People who live in glass houses should not throw stones – A proverb on prudence (or the lack thereof) and hypocrisy; origins traced back to Geoffrey Chaucer (1385).
[Note to readers: I have taken a break from the multi-part critique (Imbecility Squared) of the so-called plan put forward by the organization that goes by the name of “Commanders for Israel’s Security” (CIS), to analyze and rebuff Ehud Barak’s outrageous attack on the intelligence of the Israeli people, which he delivered at the end of last week. I felt his unfair and unfounded onslaught could not go unanswered. I will continue with my analysis of the CIS proposal — which Barak seems to endorse — in coming weeks – MS]
Evidence of how deluded the Israeli political discourse has become was starkly on display last week at the prestigious Herzliya Conference.
However it was towards the end of the event, with the closing address by former Prime Minister Ehud Barak that new pinnacles of Kafkaesque absurdity were reached.
Fire and brimstone rhetoric
Barak launched into a derogatory diatribe, viciously vilifying the current government, which was (inexplicably?) voted into power in the (annoyingly?) free and fair elections, conducted barely a year ago. As such, it was less an indictment of the ruling coalition, and far more a harsh condemnation of the Israeli electorate for its (infuriatingly?) stubborn refusal to disregard past experience and vote for parties, whose political credos, presumably similar to those that Barak professes to hold, have been proven — repeatedly and tragically — misguided.
With a torrent of fire-and brimstone-rhetoric, Barak warned ominously of what lay in store in the incumbent government if it was not replaced, or at least, if it was not coerced by popular pressure, to adopt the policies of its ideological adversaries, defeated not long ago at the polls.
In his tirade, he managed to invoke virtually every pejorative adjective in the Hebrew language to brutally berate the Netanyahu government, which he characterized as “weak, flaccid, raucous, devious, and extremist, that has failed again and again, to ensure security…It has undermined the fabric of Israeli democracy, failed in managing relations with the US and in shaping Israel’s image in the world; it repeatedly misses diplomatic opportunities, suffers from paralysis in effectively managing the conflict, even in the absence of any ‘partner.’”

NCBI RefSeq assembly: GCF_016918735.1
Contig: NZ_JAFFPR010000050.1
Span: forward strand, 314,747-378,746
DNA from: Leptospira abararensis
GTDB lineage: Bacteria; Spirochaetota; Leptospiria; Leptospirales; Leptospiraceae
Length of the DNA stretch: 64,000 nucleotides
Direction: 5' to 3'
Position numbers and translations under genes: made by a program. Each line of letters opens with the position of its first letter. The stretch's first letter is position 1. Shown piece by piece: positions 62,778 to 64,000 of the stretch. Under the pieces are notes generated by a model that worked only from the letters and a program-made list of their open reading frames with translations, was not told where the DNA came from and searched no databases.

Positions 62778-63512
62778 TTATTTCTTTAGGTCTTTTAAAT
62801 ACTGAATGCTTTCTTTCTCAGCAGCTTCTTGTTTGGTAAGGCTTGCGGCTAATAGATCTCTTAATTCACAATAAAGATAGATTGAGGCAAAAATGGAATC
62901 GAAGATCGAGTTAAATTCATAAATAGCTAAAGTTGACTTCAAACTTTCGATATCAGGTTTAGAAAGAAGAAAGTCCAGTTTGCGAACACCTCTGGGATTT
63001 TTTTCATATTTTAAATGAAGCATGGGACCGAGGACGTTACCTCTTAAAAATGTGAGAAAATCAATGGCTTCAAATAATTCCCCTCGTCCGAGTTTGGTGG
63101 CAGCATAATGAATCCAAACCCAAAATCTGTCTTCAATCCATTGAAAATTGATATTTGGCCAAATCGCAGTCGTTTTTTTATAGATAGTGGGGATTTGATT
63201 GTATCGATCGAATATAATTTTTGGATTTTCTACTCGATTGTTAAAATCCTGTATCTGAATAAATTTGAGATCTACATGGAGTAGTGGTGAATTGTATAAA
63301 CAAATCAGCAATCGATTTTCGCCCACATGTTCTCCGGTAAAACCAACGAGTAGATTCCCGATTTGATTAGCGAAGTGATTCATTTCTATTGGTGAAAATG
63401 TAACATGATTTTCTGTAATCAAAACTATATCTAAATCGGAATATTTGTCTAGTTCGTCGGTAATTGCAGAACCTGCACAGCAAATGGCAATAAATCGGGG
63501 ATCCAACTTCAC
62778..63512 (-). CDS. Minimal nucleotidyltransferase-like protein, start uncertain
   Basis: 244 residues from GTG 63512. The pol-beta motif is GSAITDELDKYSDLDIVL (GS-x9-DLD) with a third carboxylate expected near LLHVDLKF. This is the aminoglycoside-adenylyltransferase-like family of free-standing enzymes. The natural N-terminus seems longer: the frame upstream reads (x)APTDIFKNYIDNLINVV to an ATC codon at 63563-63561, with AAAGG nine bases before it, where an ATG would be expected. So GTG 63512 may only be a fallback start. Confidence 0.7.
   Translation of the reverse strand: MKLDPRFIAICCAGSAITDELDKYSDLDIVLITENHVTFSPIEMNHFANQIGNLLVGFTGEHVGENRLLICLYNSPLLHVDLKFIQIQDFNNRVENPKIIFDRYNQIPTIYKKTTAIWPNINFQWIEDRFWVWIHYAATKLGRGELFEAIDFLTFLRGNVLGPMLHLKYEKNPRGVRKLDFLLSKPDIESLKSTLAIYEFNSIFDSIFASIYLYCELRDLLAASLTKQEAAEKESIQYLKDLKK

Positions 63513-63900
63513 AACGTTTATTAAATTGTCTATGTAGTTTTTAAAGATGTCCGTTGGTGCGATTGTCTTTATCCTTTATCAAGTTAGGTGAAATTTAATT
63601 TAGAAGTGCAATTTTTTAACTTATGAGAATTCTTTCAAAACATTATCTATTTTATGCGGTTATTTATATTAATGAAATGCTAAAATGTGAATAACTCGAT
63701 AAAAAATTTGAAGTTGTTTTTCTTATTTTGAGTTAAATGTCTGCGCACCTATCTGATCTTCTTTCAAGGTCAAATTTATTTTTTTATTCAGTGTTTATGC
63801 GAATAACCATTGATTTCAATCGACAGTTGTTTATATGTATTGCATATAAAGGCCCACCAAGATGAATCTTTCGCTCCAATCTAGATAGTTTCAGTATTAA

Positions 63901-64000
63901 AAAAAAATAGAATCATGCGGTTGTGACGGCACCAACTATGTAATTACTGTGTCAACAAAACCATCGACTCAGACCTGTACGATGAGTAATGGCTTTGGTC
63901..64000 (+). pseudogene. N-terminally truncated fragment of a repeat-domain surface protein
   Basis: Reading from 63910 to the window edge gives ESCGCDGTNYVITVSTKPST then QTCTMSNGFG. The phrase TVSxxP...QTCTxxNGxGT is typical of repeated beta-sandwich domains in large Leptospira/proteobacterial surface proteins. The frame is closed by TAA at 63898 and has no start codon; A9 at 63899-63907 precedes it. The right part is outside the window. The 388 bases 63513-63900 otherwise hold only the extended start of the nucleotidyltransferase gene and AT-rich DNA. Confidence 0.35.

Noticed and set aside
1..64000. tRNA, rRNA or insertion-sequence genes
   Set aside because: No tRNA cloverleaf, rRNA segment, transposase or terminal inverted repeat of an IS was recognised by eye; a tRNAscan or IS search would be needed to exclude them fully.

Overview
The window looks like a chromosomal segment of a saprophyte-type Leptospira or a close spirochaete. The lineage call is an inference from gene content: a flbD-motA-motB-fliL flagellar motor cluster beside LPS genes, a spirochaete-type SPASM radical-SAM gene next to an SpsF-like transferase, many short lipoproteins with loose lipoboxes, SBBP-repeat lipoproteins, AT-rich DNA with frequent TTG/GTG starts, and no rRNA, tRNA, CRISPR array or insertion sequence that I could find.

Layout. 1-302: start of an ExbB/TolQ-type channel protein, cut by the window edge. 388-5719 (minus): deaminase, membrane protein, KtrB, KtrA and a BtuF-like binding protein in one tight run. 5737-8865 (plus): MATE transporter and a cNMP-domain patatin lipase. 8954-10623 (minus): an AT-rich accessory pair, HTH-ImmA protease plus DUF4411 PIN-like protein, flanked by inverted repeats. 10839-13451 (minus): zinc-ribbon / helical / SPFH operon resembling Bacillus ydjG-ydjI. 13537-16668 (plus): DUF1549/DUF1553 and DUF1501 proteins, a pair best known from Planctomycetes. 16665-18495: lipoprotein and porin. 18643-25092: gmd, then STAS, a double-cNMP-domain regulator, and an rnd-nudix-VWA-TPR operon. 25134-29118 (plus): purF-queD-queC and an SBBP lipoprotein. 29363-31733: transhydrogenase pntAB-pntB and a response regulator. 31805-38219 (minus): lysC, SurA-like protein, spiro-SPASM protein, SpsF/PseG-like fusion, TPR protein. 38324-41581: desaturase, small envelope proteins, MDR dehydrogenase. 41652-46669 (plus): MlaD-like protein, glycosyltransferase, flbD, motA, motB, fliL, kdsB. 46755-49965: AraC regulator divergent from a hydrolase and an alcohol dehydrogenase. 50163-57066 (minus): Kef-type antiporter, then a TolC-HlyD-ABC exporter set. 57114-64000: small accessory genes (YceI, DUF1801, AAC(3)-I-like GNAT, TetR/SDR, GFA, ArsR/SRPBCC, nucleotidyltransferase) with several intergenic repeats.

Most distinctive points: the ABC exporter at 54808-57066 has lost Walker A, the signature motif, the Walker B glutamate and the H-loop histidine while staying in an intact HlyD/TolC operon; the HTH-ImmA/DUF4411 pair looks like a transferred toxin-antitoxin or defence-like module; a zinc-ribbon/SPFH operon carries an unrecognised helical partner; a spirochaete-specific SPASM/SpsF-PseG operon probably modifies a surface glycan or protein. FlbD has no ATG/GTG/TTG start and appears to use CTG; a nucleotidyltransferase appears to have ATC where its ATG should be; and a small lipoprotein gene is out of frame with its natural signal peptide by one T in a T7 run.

The shortest term in history
Ironically — and for the purposes of this analysis, significantly — Barak’s tenure as prime minister (a mere year and 245 days) was in fact the shortest in Israel’s history, following which he was forced to resign and suffered a stinging defeat in the ensuing election, forced on him because of his dismal performance in almost every sphere, but particularly in security — his purported field of expertise.
Rather than invoke any sense of humility, this dubious “honor” did nothing to deter Barak from preaching, presumptuously, pretentiously and pompously, to the very person, who, in stark contrast to himself, has held the post of PM longer than any of his predecessors — apart from Israel’s first Prime Minister, David Ben-Gurion.
Full disclosure: I am not an uncritical advocate for either Netanyahu or his government. Quite the opposite. In the past I have expressed deep concern regarding many of his decisions, and grave misgivings as to his approach to numerous issues. But against the backdrop of Ehud Barak’s harsh words of censure, the spectacle of him presuming to don the mantle of some redeeming and sagacious oracle has a distinctly distasteful and disingenuous ring to it — falling somewhere between the delusional and the detestable.
Should occupants of glass houses be hurling rocks?
We are thus compelled to believe that Barak must be counting on severe memory loss on the part of the Israeli public, which, hopefully, will have erased all recollection in the minds of the populace of what transpired under his administration — when debacle followed hard on the heels of disaster.
Take, for example, his accusation that the government “has failed again and again, to ensure security.” It would, indeed, be difficult to conjure up in one’s mind a more archetypically illustrative example of an imprudent occupant of a fragile glass house hurling rocks at his neighbors.
After all, it was Barak who initiated and orchestrated the IDF’s hasty and undignified unilateral retreat (2000) from the Security Zone in South Lebanon, abandoning the area to Hezbollah, who promptly converted it into a fearsome arsenal — with almost 15,000 high-trajectory weapons aimed at civilian population centers throughout the country, and the well-armed forces of the Islamist terror organization deployed up to the very fences of Israel’s Northern border.
This highly volatile situation, created courtesy of Barak, who capitulated to Left-leaning civil-society pressure groups, such as Four Mothers, led inevitably to the Second Lebanon War in which scores of Israelis were killed and millions huddled in shelters for over a month, as many of the aforementioned 15,000 rockets and missiles rained down on them. Since then, the enemy stockpile of armaments has grown almost ten-fold in quantity, and improved greatly in quality, precision and destructive power — while recently a new peril has emerged: The specter of trans-border attack tunnels that give many residents of the North sleepless nights.
Way to go, Ehud!
But this was not the only security-related fiasco to stain the brief Barak incumbency. After all, it was on his watch that the 2001 Second Intifada erupted. The ensuing violence lasted over five years, bringing dread and death to Israel’s streets, cafes and buses — and resulted in the murder of about 1,000 Israelis and the maiming of nearly 10,000. (Significantly, some pundits attribute the start of the Second Intifada, at least in part, to perceived Israeli flaccidity, which Barak’s hurried evacuation from South Lebanon, barely a year previously, conveyed to the Palestinian-Arabs, emboldening them in their confrontation with Israeli security forces.)